Wednesday, June 18, 2014

Crafting Characters, a guest post from Michael Meyerhofer, author of Wytchfire

To really put some flesh on the bones of a story, you can’t just focus on fight scenes and fanciful settings; you need to know your characters inside and out.  Often, it helps to base some of our characters’ traits on people we’ve actually known in real life.  Either way, though, taking the time to craft these details will do wonders for the overall development of the story (even if some ideas end up on the cutting room floor).  With that in mind…

1)    What is your character’s name?

2)    What does your character look like?  List at least one unique physical feature.

3)    Going along with that, what is one practice, trait, or quirk that is symbolic of the character’s personality?

4)    Where did your character come from (a distant realm, another planet, the very same village in which the story starts, etc.)?  Does this place look like our world or is it different in some profound or subtle way?

5)    What is your character’s economic class, compared to those around him/her?

6)    Are your character’s parents/loved ones still alive?  If so, are (or were) they on good terms?  If they’re dead, how did they die?

7)    How educated is your character?  Can he/she read and write?  If so, how/where did they learn?

8)    What’s one mistake that your character made and what were the consequences of that (no matter how small)?

9)    Does your character have any prejudices, odd fears, or misconceptions that will be resolved by the end of the story?  If so, what are they and what are their origins?

10)    List one thing that your character likes or hates that also exists in our world.

11)    What does your character want, more than life itself?  What are the origins of that desire?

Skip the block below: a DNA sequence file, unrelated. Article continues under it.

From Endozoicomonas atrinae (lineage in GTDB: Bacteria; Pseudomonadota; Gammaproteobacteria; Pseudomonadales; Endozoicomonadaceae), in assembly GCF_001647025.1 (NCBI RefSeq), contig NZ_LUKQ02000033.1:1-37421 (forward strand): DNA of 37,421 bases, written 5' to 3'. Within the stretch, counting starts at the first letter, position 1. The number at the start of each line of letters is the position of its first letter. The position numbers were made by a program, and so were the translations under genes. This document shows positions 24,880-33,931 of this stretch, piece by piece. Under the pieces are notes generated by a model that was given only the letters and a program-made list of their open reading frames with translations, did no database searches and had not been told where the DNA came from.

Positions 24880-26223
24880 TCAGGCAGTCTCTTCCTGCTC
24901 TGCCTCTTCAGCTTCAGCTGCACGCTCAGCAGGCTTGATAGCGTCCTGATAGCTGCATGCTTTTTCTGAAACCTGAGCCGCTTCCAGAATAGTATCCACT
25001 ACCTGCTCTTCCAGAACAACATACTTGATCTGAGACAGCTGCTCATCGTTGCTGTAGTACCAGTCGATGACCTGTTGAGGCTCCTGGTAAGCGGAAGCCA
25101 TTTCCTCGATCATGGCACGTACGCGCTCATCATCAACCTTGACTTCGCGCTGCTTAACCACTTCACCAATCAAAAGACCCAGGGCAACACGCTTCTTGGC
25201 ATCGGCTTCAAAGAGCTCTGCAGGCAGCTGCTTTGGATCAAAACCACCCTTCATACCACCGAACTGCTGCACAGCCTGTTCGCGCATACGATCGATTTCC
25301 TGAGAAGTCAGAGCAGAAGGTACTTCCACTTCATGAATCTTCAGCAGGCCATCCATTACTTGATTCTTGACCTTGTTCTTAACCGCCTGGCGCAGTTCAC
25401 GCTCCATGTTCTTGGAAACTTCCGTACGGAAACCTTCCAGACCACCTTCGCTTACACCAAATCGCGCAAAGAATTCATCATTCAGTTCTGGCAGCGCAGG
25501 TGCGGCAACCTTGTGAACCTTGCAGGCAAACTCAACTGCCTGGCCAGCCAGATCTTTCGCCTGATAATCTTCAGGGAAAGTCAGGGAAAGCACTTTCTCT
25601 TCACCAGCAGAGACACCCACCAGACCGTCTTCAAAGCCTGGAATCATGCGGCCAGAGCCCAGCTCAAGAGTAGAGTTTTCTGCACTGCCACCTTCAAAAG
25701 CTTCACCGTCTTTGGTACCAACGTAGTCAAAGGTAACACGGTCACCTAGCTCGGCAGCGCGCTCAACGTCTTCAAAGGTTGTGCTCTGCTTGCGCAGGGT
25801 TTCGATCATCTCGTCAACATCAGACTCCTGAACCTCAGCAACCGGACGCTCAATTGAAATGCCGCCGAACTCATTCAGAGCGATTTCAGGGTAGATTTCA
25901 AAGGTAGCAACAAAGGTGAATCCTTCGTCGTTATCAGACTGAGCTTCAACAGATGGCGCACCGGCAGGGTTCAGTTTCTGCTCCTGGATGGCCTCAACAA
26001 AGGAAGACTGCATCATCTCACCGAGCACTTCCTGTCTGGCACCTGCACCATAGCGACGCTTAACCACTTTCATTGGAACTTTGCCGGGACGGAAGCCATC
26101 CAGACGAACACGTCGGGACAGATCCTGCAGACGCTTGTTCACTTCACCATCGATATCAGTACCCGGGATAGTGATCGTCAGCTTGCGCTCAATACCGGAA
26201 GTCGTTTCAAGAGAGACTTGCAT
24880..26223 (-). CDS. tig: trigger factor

12)    Has he/she ever given up something in pursuit of that ambition?  If so, are they haunted by or ignorant of the depth of this loss?  Will that change by the end of the story?

13)    Has your character ever experienced a profound sense of failure?  Has he/she ever betrayed someone?  If so, what were the circumstances (or what will be circumstances be)?

14)    Does your character drink liquor, use drugs, or have any vices?  If so, what? 

15)    Is your character proficient, or trying to become proficient, in some particular fighting style?  If so, what distinguishes this from other styles?

16)    Does this character have someone that she/he admires?  Loves?  Is that feeling reciprocated? 

17)    What are this character’s internal and external conflicts?  In other words, what’s the literal, physical threat that she/he struggles with, and what’s the emotional crisis or insecurity that he/she struggles with?

18)    What’s one thing that this character will achieve by the end of the story?

19)    What’s one thing that this character wants to but will not achieve by the end of the story?

Well, You’ve Gotta Start Somewhere…

Once you have answered all (or most) of these questions, you should have a pretty good idea who your character is.  You’ll also probably be starting to get some ideas for the overall story.  Once you start writing, though, it’s critical that you avoid what’s generally referred to as infodump—that is, pages and pages of genealogy, mythology, and descriptions, and backstory about characters or their world when we don’t care about them yet. 

The trick is to reveal all this information about the character gradually, perhaps over the course of the entire book (or series).  On the other hand, you have to make us care about this character ASAP so revisit your answers to those questions and decide which trait, action, or quirk that you’ll introduce us to first.  Warning: if the character in question is your protagonist, you don’t want him/her to seem too brave, good, or strong too soon, or else the reader will begin the story already being unable to relate.  We could say something similar about the antagonist; if they’re flatly cackling with evil, you run the risk of your reader raising one eyebrow and thinking, Hmm, I’ve seen this before…  
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Sheryl Browne said...

Great tip, Michael. Even if you've been writing for years, it's easy to forget all those foibles that make a character human. Thank for sharing! :)

Anonymous said...

Excellent list. And looking at it I think I've covered my bases pretty well. :D

Anonymous said...

Excellent list. And looking at it I think I've covered my bases pretty well. :D